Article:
It's Been Tough

Wow. It has been a tough summer all over - too much rain, too little rain, too much heat, too much heat, and too much heat. If, like me, you live in an area that is suffering from a severe rain deficit - and like me, you could not even begin to match plant needs with hose action – you will be seeing some incredible variances in plant response.
 
Amsonia tabernaemontana and Amsonia hubrichtii have shown remarkable drought tolerance - especially given my yard's exposure to Round Up over-spray this spring (thank the neighbor). When surrounding perennials went toes up, the Amsonia species were calmly holding their own.
 
Amsonia hubrichtii with a bit of early Round Up damage showing - otherwise looks great for a drought stricken July.
 
 
The behavior of my beloved Phlox paniculata ‘Peacock Series’ ('White' and 'Neon Rose') caused me to rethink that affection as they did not perform well (at all) throughout the months of intensely dry, high temperature conditions. Even those planted in partial shade just couldn’t even pretend to thrive. I watched as the leaves discolored, the plants continually refused to show any response to the water (yes, it was meager) provided. Eventually goodbyes were uttered, as it appeared to be a permanent decline. But to my surprise, and delight, new leaves eventually emerged and, now, continue to develop. Although they still look rather wicked from an overall perspective, growth is happening. I love it when plants surprise me.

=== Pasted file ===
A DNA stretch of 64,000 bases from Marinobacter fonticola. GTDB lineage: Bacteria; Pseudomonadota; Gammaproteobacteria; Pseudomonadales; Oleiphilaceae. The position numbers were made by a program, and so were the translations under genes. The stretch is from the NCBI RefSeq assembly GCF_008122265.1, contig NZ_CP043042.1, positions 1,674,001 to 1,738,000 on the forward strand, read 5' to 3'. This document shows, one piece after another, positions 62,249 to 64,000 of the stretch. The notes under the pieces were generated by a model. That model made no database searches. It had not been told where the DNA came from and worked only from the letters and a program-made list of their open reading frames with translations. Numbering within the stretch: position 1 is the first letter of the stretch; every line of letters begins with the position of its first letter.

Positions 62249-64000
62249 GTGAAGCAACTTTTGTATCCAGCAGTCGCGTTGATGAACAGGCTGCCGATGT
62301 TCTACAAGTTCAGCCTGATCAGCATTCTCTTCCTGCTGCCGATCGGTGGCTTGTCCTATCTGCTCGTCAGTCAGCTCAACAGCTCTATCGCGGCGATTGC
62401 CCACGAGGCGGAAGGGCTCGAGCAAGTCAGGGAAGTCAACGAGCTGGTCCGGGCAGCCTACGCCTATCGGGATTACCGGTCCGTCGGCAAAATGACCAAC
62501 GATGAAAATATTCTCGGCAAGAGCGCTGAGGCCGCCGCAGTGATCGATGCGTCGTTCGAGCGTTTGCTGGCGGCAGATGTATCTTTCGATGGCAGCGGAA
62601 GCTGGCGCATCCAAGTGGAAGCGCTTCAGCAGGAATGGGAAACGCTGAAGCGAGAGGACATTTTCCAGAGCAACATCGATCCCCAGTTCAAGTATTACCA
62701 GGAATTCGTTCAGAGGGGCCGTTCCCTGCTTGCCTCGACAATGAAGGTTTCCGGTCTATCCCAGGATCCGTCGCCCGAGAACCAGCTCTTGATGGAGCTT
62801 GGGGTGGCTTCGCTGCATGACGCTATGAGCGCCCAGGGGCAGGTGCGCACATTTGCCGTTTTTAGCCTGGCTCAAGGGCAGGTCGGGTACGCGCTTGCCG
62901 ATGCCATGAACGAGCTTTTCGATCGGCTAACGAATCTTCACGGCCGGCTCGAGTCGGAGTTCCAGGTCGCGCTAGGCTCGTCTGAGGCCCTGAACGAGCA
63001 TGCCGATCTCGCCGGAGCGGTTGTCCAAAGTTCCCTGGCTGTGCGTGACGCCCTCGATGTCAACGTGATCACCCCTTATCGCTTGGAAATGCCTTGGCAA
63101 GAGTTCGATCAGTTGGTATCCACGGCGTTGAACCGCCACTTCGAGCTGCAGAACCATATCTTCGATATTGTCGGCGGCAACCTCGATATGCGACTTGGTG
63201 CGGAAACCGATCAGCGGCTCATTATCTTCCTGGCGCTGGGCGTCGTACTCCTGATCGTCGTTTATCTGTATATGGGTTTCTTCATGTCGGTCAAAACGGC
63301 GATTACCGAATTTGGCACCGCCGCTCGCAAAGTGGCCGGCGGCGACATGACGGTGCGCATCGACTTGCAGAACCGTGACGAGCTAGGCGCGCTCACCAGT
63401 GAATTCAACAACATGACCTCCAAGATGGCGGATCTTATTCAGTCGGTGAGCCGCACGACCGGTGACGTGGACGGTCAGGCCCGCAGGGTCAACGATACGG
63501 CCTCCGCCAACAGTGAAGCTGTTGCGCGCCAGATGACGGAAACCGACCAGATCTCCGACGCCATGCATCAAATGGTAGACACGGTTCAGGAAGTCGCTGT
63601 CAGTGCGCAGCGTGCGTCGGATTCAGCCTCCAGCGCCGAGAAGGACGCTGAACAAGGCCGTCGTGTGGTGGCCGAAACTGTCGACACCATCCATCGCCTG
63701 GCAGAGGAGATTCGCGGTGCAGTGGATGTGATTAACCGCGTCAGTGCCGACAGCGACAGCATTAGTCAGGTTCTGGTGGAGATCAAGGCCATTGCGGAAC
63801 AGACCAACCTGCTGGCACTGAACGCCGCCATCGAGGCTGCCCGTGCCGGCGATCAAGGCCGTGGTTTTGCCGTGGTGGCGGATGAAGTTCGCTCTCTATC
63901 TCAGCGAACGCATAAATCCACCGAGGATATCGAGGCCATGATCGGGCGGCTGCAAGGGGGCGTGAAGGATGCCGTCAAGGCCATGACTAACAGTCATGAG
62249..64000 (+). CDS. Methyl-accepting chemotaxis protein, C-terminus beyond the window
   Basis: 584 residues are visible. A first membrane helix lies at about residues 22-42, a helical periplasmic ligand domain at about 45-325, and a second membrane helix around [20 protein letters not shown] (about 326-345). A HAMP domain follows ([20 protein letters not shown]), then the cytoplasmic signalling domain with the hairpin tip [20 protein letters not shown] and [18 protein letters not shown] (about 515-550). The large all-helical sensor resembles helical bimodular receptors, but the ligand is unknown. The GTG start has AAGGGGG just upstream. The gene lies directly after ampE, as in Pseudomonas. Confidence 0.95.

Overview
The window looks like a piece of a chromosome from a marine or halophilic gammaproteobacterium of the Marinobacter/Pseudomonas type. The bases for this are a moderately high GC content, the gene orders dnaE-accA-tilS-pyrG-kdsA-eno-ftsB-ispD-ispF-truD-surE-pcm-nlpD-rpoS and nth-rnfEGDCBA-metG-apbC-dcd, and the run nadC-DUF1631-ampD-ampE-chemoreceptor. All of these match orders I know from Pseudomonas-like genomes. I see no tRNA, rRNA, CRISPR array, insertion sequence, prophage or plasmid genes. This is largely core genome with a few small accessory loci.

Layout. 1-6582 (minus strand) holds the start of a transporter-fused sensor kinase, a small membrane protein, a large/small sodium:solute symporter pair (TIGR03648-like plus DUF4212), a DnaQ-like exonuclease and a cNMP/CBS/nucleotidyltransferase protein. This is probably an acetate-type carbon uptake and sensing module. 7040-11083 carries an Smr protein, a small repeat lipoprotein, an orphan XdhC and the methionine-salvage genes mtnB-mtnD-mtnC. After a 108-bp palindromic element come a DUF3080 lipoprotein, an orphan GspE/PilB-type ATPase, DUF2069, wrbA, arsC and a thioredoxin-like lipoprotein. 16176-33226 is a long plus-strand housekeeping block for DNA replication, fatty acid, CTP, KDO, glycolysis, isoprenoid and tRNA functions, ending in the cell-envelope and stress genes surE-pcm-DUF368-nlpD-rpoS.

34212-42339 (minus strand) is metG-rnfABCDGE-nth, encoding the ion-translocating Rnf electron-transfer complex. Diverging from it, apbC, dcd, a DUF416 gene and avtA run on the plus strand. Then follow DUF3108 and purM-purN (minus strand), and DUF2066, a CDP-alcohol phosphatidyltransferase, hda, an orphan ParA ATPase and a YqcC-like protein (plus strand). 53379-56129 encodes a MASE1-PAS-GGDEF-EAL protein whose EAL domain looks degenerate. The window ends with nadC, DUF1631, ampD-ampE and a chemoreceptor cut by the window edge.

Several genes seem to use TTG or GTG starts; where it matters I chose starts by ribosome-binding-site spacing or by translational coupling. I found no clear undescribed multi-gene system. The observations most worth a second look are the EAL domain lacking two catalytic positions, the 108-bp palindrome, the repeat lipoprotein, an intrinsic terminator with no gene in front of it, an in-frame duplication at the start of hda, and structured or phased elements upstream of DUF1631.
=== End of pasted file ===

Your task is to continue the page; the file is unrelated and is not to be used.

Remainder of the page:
Phlox paniculata 'Peacock Series' - Round Up damage from neighboring farm over-spray, followed by drought. Look at it tough it out!
Whether the effects are obvious or a bit more insidious, lots of plants are certainly suffering. Normal treatments need to be modified, depending on plant reactions to the conditions. What changes need to be made? Stick with advised water needs for your area and soil type. Generally for established plants, that means the equivalent to 1” of rainfall per week. For new plants that moisture need rises to the equivalent of about 2” of rainfall per week. During periods of drought, do the best you can while staying within area water guidelines and/or bans.
 
In the case of fertilizer, as summer blends into fall, the general recommendation is to hold off fertilizing until after normal leaf fall – or in the northern regions, until we’re hit with at least a couple of good, hard frosts. This year, the extended drought has created a period of dormancy extensive enough for the plants to re-leaf, re-bloom (August Magnolia blooms in my Wisconsin yard?!), and/or re-grow (new asparagus spears in August as well) – all, of course at non-usual times. Well…that places severe demand on plant system reserves. As those reserves are depleted, provision of additional nutrients will assist those plants in restoring reserve levels, ultimately reducing plant system stress during the upcoming spring. 
 
Appropriate timing of fertilizer applications is crucial at this time of the year. For those plants that are sporting a second (or third) set of leaves, get a light application of a balanced fertilizer down and watered in NOW. For those trees and plants that are holding on to this year’s first set of leaves, wait until the generally recommended time - after leaf fall. The worst thing you could do is to encourage any more new growth that will not harden off before winter arrives. Creating additional stress on the plant system is not what we need this, or any, year. 
 
Disanthus cercidifolius - rallying in August.
  As always, an overall, a planned fertility program is preferred to the shotgun approach (throw everything at anything or anything at everything). Thinking wholistically and planning ahead are invaluable for maintaining your plants. Start with a panel of quality soil tests from various planting areas of your yard - e.g. grasses, ornamentals, trees, vegetables – as all need differing levels of care and potentially different product formulations. Start with the tests, then plan, and execute a fertility program that will get the most out of your plants, and your pocket book.